Monday, March 6, 2023

Autism, Burnout, and Exhaustion

Last year, I wrote this post about autism and burnout. This past week, I have a newfound understanding of how pervasive and destructive burnout is, and it happens quicker than you think.

Burnout, when I think about it, is something that takes a long while to achieve. As a child, it was explained as a new hit song; sure, everyone at first loves it, but if gets overplayed and eventually people get tired of it and the next new song takes its place and the cycle repeats. I didn’t fully understand this because, when it comes to things I enjoy, they never do get old and I’ll play the same game or same song on repeat until those around me are on the brink of tears. 

So yes, I may not have understood the direct meaning of the way it was explained, I did learn that there are some things that are manageable at first, but as time goes on my ability to fend off doubt, anxiety, and the sensory bombardment of the world decreases. When I wrote the post from last year I was thinking of a long term event such as a school year (at least I think I was. I don’t read what I write so I may be remembering wrong). From this past week I now know that burnout can happen in an instant and I attributed it directly to exhaustion. 

Why burnout? Why can it come on suddenly? One thing that is difficult for me to grasp in any given moment is that yes, I am on the autism spectrum. Living in a “normal” world doesn’t often give time to stop, breathe, and assess that the reason why a place, activity, or task is difficult is because of the challenges that come with life on the autism spectrum. What this means is that there can be no “self-break” from the onslaught of a typical day.

Everyone, autism spectrum or not, may get snippy when they get tired. This is where understanding could be tricky for those not on the autism spectrum to understand, because they’ll say that it’s, “part of being human.” Yes, I understand this, but I must counter with the fact that those not on the autism spectrum cannot possibly imagine the strength it takes to forge onward each day. It’s impossible for me to describe how much mental strength it takes to fend off doubt, fend off the symphony of dissonance that is the daily barrage of sound, and to not become overwhelmed with every bit of random eye contact. 

The moment burnout creeps in, everything becomes even more difficult than it already was. Then, with each subsequent day that burnout mode is reached, it becomes easier and easier to traverse into that realm of languish and then there’s little respite from the crushing weight of the daunting, seemingly impossible tasks that come along with daily life.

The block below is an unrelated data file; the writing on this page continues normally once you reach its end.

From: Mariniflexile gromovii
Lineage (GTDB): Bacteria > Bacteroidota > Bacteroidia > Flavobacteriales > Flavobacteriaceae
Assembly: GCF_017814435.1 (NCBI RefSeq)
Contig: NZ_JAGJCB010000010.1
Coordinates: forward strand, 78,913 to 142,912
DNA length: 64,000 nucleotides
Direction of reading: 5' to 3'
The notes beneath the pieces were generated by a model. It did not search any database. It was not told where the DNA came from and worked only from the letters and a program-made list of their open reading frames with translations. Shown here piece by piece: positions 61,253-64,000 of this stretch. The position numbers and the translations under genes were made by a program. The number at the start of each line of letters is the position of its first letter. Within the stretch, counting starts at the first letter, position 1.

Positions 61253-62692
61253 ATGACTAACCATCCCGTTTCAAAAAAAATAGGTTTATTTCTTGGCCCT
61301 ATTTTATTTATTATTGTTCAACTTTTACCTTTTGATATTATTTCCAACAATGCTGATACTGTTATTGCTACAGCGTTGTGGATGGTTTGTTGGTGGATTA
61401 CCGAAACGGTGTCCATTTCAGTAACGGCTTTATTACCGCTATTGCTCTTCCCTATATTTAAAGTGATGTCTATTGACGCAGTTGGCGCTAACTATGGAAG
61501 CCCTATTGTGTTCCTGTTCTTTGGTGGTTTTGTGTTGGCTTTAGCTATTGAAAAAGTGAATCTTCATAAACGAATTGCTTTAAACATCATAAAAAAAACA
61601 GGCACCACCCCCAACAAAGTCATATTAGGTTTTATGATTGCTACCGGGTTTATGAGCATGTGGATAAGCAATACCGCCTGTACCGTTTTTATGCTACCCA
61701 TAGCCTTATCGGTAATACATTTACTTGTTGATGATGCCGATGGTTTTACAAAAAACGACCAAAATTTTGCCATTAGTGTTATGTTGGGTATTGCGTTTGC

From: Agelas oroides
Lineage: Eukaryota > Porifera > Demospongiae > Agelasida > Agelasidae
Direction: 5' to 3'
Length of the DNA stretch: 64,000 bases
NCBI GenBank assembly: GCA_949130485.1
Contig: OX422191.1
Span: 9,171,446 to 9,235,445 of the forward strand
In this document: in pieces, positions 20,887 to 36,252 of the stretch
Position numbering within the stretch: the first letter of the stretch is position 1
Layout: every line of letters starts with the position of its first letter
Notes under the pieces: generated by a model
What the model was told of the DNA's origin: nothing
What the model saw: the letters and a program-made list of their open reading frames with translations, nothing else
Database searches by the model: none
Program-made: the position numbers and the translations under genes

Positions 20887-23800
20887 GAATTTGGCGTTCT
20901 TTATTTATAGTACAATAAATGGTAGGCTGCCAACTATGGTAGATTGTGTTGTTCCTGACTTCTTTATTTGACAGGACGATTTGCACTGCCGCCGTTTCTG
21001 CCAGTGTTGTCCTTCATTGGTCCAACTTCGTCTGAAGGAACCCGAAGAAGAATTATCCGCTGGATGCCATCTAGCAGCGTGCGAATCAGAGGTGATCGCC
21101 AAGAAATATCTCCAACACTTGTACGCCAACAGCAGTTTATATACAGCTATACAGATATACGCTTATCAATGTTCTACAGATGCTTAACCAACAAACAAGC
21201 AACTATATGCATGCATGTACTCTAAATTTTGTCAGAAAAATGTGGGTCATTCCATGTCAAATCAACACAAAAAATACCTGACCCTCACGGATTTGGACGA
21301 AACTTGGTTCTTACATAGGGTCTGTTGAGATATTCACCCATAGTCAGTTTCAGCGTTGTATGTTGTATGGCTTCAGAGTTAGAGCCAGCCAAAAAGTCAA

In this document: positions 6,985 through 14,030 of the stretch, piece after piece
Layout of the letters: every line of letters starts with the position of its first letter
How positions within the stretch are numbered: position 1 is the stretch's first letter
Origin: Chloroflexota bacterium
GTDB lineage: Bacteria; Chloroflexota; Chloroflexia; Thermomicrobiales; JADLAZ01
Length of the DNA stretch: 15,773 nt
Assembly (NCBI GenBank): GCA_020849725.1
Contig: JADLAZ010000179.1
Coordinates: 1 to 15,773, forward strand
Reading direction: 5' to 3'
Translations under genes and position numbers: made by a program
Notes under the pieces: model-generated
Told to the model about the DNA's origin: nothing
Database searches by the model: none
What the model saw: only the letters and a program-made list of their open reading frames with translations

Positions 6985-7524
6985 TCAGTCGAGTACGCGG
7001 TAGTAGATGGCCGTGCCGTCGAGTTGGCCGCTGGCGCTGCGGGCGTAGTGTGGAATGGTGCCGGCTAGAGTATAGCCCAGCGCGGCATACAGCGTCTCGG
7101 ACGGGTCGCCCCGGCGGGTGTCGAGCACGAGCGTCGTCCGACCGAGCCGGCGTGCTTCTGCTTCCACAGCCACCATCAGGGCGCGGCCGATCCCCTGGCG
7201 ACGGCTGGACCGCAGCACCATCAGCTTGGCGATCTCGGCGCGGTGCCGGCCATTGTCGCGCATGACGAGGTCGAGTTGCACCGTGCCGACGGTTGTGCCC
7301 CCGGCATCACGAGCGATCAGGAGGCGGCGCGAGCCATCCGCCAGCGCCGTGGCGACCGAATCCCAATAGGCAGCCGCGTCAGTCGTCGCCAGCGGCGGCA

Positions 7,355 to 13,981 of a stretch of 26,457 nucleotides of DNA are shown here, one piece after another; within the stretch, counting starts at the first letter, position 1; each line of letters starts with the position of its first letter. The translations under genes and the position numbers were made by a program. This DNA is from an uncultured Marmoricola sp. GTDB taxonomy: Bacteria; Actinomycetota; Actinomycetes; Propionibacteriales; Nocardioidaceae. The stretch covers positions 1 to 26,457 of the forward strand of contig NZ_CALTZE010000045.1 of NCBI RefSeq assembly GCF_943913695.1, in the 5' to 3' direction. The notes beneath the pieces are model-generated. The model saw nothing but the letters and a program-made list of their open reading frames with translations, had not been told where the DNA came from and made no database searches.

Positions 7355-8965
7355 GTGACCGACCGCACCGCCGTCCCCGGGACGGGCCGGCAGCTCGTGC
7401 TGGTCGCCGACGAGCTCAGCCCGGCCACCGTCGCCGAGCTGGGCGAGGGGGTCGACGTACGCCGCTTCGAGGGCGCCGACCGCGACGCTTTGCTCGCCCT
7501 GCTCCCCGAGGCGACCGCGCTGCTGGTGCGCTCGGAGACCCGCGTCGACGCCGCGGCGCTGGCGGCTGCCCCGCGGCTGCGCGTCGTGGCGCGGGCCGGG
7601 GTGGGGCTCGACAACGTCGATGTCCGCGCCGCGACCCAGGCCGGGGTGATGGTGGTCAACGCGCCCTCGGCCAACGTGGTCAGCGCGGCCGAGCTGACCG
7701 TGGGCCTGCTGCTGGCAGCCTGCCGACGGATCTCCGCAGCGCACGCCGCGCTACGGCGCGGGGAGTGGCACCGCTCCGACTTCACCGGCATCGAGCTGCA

Looking back on my life, and the more traditional longer term events of life such as school, burnout was the antagonist of my story. My inability to cope through the exhaustion was far worse than any potential snide comment my classmates could ever give me. 

It’s a slippery slope, isn’t it? This burnout can hit in an instant and last much longer than the time that preceded it. Other’s understanding of this is difficult because I don’t believe it’s possible to understand something unless one truly experiences it, and the anxiety, and for myself, the overly sensitive senses, lends itself to something I feel is impossible for others to empathize with. 

I’m going to have to think of this more on how to combat this. As of now, I’ve got nothing, but I just identified this two days ago so the thoughts are new and fresh. In the least, I was able to put thought on screen and could relate to you the challenges of it. Hopefully soon I’ll have something, but for now I hope I got you to maybe be able to understand the challenges some of us may have living life on the autism spectrum. 

1 comment:

  1. Aaron, I hope that putting your feelings into words can begin to bring you comfort as you deal with this challenging situation. You described it very well, as always. Sincerely, Barb